Friday, April 5, 2013

You Are Here

Michael Johnson’s new sculptural installation at Kittredge Gallery
The Weekly Volcano, April 4,2013

The fascinating thing about Michael Johnson’s new sculptural installation at Kittredge Gallery is that you can see it from many perspectives, literally and metaphorically. The installation is in the smaller back gallery. Viewed through the double open doors from the larger front gallery it can be taken in in a single, all-encompassing glance, and from this initial glance a viewer can gain various impressions and interpretations. Then walk into the gallery and take a closer look and you will see it in one or more entirely different lights. Finally — and you should do this only after thoroughly looking — read the explanation on the wall label to understand what you’re looking at.

My initial impression when scanning the room was that I was seeing a Japanese home or a theatrical set design. The overall impression was of power, stark contrasts and elegance of form. Of course the big red dot on the back wall helped to foster that impression. It looks like a Japanese flag, and the sparse forms suspended from the ceiling in front of it and throughout the room look like Japanese screens. Or like some Matrix-like futuristic scene.

Underneath the big red dot are the printed words “You Are Here,” and under that is printed: “47 15.8’N/122 28.7’ W”  — presumably points of latitude and longitude — and we realize that the crux of the installation has to do with directions. The red dot is the starting point seen on directional schematics in a building such as a mall or the lobby of an institutional complex.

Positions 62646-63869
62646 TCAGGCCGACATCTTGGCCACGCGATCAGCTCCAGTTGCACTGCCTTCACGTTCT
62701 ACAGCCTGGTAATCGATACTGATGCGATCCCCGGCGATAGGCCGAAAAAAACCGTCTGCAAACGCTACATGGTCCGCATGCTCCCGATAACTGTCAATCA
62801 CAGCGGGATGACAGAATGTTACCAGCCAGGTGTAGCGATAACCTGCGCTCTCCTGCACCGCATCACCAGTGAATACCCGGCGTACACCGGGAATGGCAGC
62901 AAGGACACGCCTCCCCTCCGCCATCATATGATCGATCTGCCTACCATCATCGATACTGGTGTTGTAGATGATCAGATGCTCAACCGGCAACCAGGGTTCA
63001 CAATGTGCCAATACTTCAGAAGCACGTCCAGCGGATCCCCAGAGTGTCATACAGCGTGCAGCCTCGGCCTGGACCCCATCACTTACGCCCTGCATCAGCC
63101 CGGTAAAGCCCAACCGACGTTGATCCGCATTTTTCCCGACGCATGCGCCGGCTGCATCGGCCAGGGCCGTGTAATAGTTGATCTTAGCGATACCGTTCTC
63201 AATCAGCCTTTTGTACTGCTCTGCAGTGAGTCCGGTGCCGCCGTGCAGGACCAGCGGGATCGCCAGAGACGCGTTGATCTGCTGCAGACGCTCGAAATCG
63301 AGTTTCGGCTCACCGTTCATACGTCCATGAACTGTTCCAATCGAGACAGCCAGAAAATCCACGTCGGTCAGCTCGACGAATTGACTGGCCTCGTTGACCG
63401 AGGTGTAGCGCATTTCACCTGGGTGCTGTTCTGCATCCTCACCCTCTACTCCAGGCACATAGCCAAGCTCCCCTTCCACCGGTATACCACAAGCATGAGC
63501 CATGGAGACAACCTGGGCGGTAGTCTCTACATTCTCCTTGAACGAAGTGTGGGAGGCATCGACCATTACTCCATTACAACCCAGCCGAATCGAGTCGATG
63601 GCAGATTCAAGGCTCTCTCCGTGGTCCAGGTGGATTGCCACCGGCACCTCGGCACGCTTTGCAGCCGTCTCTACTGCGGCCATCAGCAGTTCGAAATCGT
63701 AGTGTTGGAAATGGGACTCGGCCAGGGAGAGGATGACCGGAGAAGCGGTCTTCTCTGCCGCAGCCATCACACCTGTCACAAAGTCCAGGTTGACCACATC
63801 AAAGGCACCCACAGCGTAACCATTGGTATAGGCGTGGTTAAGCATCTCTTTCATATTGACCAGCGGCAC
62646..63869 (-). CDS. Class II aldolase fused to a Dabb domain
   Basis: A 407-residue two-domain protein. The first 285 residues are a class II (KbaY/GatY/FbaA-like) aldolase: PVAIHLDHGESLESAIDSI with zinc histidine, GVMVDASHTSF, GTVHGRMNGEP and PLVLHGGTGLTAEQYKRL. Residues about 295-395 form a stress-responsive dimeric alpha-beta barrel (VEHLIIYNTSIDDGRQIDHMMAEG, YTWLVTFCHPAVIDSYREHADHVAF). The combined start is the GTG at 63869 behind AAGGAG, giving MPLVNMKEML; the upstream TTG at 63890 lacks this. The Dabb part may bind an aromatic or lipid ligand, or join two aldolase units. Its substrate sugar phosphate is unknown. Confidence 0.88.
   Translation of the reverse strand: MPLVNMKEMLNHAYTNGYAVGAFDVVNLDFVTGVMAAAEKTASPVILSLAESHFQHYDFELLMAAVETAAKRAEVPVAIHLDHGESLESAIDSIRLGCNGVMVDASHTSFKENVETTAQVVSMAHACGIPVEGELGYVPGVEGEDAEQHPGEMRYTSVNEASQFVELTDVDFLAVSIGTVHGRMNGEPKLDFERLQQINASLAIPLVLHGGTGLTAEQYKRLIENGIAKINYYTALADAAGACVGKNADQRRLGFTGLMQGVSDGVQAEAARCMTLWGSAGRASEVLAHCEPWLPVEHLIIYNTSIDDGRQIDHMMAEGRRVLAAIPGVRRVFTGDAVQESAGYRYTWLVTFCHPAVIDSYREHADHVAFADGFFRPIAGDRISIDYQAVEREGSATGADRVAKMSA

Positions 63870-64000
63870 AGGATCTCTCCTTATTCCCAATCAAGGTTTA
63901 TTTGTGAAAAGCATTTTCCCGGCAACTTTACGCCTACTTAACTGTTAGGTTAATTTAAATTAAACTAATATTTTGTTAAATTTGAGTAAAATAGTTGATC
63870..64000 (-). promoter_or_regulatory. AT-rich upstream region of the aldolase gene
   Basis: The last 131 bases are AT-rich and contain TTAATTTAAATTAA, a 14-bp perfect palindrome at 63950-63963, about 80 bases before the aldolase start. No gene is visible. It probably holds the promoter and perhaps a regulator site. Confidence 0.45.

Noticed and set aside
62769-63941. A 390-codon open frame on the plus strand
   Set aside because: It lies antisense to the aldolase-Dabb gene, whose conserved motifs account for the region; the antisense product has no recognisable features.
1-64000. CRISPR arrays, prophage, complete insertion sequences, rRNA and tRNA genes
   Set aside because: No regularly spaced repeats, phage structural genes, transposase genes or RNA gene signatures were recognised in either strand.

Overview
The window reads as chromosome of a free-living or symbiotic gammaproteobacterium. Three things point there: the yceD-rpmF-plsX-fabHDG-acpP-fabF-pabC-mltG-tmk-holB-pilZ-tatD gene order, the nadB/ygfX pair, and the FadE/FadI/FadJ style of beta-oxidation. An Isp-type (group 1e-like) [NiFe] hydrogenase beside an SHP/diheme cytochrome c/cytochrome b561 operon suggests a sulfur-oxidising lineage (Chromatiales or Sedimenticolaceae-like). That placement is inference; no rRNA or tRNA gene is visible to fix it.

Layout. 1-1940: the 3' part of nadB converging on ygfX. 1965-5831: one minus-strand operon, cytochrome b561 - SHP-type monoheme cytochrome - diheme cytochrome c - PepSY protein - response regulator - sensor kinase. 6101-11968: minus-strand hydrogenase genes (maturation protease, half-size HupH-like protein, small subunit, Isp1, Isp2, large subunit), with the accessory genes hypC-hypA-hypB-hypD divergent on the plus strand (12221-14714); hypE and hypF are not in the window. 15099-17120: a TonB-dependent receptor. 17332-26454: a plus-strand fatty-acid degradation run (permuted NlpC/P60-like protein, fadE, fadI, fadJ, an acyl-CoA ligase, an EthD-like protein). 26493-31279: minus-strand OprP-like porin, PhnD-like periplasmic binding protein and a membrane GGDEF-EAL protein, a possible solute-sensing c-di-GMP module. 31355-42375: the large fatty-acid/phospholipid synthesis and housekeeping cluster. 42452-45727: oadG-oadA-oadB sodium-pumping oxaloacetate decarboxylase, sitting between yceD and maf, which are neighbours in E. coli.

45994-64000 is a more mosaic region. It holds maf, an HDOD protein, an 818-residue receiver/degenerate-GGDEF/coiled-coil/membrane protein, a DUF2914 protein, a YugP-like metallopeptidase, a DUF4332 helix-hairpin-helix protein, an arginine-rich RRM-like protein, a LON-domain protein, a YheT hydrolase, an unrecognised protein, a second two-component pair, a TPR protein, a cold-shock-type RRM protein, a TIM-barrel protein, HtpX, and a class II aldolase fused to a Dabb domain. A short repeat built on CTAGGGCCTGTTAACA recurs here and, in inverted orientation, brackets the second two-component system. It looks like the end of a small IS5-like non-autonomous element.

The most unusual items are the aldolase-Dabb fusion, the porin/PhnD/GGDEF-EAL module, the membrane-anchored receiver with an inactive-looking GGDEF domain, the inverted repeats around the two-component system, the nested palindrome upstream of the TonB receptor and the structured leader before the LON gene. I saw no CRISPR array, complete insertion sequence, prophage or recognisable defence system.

Walking into the gallery we get a better look at the forms suspended from the ceiling. There are six of them, each approximately eight-feet square suspended horizontal to the floor from wires and about the level of the viewer’s knees. There is no indication of media, but my guess would be wood painted black. They look much heavier than they probably are, and there is a feeling of defying gravity or a conflict of massiveness and lightness. I’m reminded of the title of Milan Kundera’s book The Unbearable Lightness of Being.

When close enough to look down on these forms we see a network of curvilinear shapes that worm their way through the open space between the four sides of a heavy black frame. These shapes also have the flavor of Asian writing, which resonates back to my first impression of a Japanese house, or perhaps a shrine.

The forms are slightly minimalist, expertly crafted and elegant from a purely aesthetic point of view, regardless of whatever meaning or interpretation may be taken from them. The formal fascination is in comparing the intricacy of the parts to the simplicity of the whole.

But there is meaning beyond the formal elements. The wall text explains that the shapes of the pieces, which are referred to as a three-dimensional drawing, represent paths traced by GPS technology and computer-generated visual code.

I don’t usually treat a work of visual art like a mystery performance, but I’m going to withhold the answer to the question who or what created the pathways and how he, she or it did it. It will be more fun for viewers to discover that for themselves.

I’ve seen only one other show of Johnson’s sculpture, and I have been impressed with everything I’ve seen so far. His work is inventive, intelligent and created with sensitivity to form and finely honed craftsmanship.

[Kittredge Gallery,  You Are Here,  by Michael Johnson, through April 13, Monday-Friday 10 a.m. to 5 p.m., Saturday noon to 5 p.m., 1500 N. Warner St., Tacoma, 253.879.3701]

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